February 21, 2018, 6:30-8:30pm, Centre for Social Innovation (Annex)
I begin my presentation with a critical overview of the ways in which certain Marxist writers theorize class as well as capitalism. I deploy dialectical philosophy, and especially the form-content analysis, to present an alternative framework for understanding capitalism, a framework that emphasizes the relation between capital and labour at the point of production. In doing so, I build on Marx’s often-neglected, and often-misunderstood, discussion in Capital Volume 1 on hybrid, formal and real subsumptions of labor as forms of the capitalist class relation. The transition from formal to real subsumption with associated technological change is not automatic, but mediated by class conflict, which occurs in the context of a whole host of geographically-specific factors, including state interventions, spatial fixes and imperialism. There are several political implications of theorizing capitalism as a class relation, and some of these will be discussed with regard to contemporary class struggles against capitalism and imperialism.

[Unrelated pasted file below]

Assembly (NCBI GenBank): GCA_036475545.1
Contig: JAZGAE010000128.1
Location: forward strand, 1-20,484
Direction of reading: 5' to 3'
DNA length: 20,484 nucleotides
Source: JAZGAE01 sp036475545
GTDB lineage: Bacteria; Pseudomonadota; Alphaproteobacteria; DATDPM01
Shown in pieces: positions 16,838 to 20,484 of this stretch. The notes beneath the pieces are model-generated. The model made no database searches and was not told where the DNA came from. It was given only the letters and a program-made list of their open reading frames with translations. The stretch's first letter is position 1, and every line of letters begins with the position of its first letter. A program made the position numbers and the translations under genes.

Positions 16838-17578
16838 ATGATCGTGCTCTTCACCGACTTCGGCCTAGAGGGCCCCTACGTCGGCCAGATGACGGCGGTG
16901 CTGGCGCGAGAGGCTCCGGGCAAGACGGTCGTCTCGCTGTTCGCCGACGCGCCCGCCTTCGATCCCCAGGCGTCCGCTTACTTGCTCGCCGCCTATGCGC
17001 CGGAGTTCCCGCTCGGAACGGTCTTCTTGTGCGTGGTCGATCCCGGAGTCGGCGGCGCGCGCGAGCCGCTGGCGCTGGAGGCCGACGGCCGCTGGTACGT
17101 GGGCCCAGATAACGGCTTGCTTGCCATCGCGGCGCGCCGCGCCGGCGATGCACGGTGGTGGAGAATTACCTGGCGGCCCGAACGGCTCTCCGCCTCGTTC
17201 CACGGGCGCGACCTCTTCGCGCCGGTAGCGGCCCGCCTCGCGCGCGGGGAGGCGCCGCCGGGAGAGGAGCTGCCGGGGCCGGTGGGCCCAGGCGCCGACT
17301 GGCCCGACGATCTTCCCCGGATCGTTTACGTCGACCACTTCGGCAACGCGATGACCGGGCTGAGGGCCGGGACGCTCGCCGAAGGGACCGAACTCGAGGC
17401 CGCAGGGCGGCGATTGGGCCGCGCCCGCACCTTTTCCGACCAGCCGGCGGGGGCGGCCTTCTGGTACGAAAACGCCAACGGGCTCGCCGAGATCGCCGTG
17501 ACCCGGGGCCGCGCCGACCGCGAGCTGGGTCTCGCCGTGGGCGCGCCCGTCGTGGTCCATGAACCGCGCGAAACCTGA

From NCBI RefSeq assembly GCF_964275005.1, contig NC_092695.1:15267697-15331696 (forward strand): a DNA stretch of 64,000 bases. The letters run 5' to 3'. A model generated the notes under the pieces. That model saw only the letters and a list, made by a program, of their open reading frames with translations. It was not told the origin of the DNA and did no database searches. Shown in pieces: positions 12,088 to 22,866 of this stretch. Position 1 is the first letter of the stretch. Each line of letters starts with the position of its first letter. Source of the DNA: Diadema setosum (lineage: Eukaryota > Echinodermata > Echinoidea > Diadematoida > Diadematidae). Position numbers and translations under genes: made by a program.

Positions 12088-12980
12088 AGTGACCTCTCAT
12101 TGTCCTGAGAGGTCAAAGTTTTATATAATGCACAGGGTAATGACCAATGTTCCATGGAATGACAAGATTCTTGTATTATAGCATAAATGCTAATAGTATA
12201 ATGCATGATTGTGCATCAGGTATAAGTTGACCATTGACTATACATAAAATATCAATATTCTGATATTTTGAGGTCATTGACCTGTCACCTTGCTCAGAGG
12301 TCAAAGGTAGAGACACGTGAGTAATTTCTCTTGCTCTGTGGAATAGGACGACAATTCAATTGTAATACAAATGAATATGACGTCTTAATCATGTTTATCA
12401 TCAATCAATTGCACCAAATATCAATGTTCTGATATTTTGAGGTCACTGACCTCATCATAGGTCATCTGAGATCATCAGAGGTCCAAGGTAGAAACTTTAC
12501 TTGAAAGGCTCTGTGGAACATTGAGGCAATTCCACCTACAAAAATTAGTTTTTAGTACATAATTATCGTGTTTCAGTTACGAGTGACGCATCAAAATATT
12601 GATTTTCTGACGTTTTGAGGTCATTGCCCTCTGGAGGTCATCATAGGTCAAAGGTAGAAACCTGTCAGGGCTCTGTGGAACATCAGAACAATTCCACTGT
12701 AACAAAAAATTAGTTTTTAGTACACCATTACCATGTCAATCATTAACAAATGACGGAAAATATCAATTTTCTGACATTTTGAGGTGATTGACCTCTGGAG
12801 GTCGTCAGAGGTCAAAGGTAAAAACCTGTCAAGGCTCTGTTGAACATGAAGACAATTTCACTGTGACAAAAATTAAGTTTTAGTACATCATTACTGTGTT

Raju Das is an Associate Professor in the Department of Geography at York University. His research includes radical political economy, international development, state-society relations, and theories of class and class struggles. He is on the editorial board of Science & Society and is also a member of its manuscript collective. As well, he is a member of the editorial board of Professional Geographer, Class, Race and Corporate Power, and Dialectical Anthropology. Das’s recently published book is Marxist Class Theory for a Skeptical World.